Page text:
Each day when I read my Bible I get excited. I get excited about what God is going to say to me and what I might be able to say to you, in turn. Some days though, it seems a little harder than others to hear what God’s saying to me and then write about it. On other days, like today, I hear from the Lord more clearly, and He brings connections to me I’ve never seen before.

Something I’ve had a hard time with when I’ve read the book of Job (pronounced, “Jobe” if didn’t know) was that Job’s friends; Eliphaz the Temanite, Bildad the Shuhite, and Zophar the Naamathite, say a lot of things that are true about God, but by the time we get to the end of Job, we learn that God was angry with them because they didn’t speak the truth about Him (Job 42:7). Job’s friends say a lot about God that is true. However, their attitudes and their misapplication of God’s truth are what made the Lord angry.

As I was reading Acts today, it occurred to me that the Apostle Peter could have done the exact same thing as Job’s friends, in the case of Cornelius the Centurion. Cornelius was a Gentile who worshipped God. The Lord took note of Cornelius’ devotion to Him and his generosity to the poor. Therefore, an angel appears to Cornelius telling him to send for Peter and have him come to his house.

The Jews didn’t associate much with the Gentiles, because the Jews considered Gentiles, and their behavior “unclean.” Subsequently, Cornelius’ invitation to Peter took an incredible amount of faith to send, because he would have known all about these differences between Jews and Gentiles.

Meanwhile, while Peter is at Simon the Tanner’s house in Joppa, Peter goes up to pray on the roof of the house. While he’s praying he gets hungry and has a vision.

He saw heaven opened and something like a large sheet being let down to earth by its four corners. It contained all kinds of four-footed animals, as well as reptiles and birds. Then a voice told him, “Get up, Peter. Kill and eat.”

“Surely not, Lord!” Peter replied. “I have never eaten anything impure or unclean.”

The voice spoke to him a second time, “Do not call anything impure that God has made clean.”

Acts 10:11-15 (NIV)

(Some translations of the Bible, like the NIV and King James Version, say the voice is Jesus because the text of what the voice says is in red letters. However, other versions like the NLT and the NASB don’t have what was said in Acts 10:15 in red letters.)

Although the text doesn’t say it right away, this vision of Peter’s is revolutionary to the Jews and to us today. When Jesus died on the cross His death didn’t just bring new life and the forgiveness of sin to all who believe in Him. Christ’s death was an end to the law that said some things were clean and others unclean. This is why Peter was told, “Do not call anything impure that God has made clean” (Acts 10:15 NIV).

I saw a similarity today between this vision Peter saw and the book of Job.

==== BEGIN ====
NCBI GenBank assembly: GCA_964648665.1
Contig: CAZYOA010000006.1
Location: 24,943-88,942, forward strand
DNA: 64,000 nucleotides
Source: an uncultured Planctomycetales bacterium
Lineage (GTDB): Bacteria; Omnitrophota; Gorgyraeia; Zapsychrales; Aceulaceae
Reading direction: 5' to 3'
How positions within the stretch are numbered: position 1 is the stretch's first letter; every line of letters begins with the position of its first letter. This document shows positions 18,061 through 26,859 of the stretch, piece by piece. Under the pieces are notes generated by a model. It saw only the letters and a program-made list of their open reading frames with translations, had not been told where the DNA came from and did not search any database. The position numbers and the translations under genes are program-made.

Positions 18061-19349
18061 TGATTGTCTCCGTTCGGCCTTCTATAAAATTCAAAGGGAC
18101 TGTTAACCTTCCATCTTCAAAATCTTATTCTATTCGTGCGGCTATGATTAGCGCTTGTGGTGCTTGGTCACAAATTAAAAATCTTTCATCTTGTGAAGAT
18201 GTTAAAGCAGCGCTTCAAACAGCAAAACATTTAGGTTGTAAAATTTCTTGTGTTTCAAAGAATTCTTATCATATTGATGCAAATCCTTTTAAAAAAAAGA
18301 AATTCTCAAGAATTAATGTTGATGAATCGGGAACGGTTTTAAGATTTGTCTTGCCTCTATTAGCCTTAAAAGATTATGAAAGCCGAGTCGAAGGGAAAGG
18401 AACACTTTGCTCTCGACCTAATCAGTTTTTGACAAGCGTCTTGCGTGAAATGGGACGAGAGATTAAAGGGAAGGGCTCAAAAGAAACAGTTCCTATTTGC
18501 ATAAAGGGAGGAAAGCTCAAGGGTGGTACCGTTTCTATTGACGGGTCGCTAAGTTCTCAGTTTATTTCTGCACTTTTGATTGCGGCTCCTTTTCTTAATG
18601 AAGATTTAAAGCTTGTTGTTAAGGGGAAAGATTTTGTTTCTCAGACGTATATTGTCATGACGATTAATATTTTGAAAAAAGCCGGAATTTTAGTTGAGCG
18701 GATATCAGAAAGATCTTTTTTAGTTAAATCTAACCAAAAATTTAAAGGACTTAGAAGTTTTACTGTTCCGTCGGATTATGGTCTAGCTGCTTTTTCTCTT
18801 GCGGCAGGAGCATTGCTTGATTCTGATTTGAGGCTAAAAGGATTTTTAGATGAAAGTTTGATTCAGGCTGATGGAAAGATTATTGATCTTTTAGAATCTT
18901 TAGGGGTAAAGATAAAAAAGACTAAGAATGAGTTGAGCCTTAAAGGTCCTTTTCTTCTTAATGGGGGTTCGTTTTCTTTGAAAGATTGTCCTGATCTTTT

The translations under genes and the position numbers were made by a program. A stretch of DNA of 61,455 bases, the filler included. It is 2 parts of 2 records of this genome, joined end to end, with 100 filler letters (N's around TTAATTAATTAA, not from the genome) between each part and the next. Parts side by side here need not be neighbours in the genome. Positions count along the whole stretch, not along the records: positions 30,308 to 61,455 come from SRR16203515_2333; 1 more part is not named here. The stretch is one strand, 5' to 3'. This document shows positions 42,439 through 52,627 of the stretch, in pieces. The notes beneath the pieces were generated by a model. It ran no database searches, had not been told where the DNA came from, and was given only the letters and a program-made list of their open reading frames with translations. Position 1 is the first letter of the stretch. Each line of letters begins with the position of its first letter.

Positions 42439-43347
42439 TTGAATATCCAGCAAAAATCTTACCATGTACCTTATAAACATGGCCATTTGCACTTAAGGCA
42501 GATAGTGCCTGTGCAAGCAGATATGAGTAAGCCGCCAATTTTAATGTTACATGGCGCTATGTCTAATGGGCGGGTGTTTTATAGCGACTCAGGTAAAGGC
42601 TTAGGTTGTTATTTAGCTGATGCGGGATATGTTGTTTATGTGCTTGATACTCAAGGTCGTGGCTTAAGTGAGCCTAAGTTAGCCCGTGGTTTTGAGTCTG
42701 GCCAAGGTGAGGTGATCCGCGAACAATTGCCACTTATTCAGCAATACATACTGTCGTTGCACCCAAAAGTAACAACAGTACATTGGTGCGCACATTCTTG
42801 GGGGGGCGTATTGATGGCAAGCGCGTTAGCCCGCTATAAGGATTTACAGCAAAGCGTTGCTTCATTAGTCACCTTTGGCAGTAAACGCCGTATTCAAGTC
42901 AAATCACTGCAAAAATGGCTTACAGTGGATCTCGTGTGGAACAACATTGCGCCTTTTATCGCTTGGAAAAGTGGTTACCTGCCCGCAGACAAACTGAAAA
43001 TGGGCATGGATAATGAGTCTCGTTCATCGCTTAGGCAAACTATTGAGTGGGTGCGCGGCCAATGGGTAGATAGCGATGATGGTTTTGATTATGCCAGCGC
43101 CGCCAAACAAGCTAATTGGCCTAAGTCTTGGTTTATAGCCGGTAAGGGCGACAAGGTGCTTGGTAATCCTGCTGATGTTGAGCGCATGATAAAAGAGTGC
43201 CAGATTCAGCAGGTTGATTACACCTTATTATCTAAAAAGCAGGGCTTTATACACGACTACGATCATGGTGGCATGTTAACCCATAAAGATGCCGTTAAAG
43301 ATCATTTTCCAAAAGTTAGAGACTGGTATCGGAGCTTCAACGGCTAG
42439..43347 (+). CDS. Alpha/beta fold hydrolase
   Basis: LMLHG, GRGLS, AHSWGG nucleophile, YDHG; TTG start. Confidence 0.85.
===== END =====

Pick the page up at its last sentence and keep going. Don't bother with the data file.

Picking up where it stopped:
The main problem with Job’s friends isn’t their understanding of God and his righteousness. They apply human reasoning and misapply what they think they know about God to another person. In this case, Job. We can see here in Acts that Peter still didn’t fully understand the work of Jesus on the Cross. Otherwise, there’d have been no need for a vision from heaven to correct his thinking. Let’s say, for a moment, that Peter didn’t have that vision from God.

If Peter hadn’t had the vision from God, he wouldn’t have gone to Cornelius’ house, he tells Cornelius, “You are well aware that it is against our law for a Jew to associate with or visit a Gentile. But God has shown me that I should not call anyone impure or unclean” (Acts 10:28 NIV). It wasn’t the vision Peter saw that made anything clean. That happened on the Cross. However, the vision was necessary for Peter and his contemporaries, because they still didn’t understand the redemptive power of Christ’s blood.

Therefore, Peter’s vision was much like God’s rebuke of Job’s friends because God brings clarity to all of them.

We have to be careful that we don’t apply our own reasoning to the word and will of God. It’s difficult because we have ideas about the way things ought to be within the Kingdom. For example, everyone in my church dresses up when they attend church. However, the church I used to go to didn’t have anyone wearing suits and ties. People went to church in sandals, shorts, etc. We must remember that the personalities and behaviors of the people in the church come from the world, while the spirit is shaped by God, and the mind, is the mind of Christ. Therefore, the church might have the outward appearance of the world, but inwardly, the salvation of God burns brighter than the brightest star. We need to pray for God to open our eyes, ears, and hearts to see, hear, and feel like He does, not just for those in the church, but for all of those who might become part of the church.

Do you know God? God knows you and He loves you. He sees you as significant because you are. No one is insignificant to Him. He’s with you today, right now, and He wants you to know Him. Jesus died for your sins and mine so we could be free of guilt, be freed from death, and live eternally with Him. Eternal salvation is just a prayer away.

Pray this prayer with me to accept the gift of salvation today:

Dear Lord Jesus, I know that I am a sinner, and I ask for Your forgiveness. I believe You died for my sins and rose from the dead. I turn from my sins and invite You to come into my heart and life. I want to trust and follow You as my Lord and Savior. Amen.

If you prayed that prayer then congratulations! You are on the first step of a brand new life. Allow me to be the first to welcome you to my family, the family of God. There are abundant resources available online for new Christians. You can visit here for more information on what to do next. You can also leave me a comment, and I’ll do my best to help you on the next step of this incredible journey.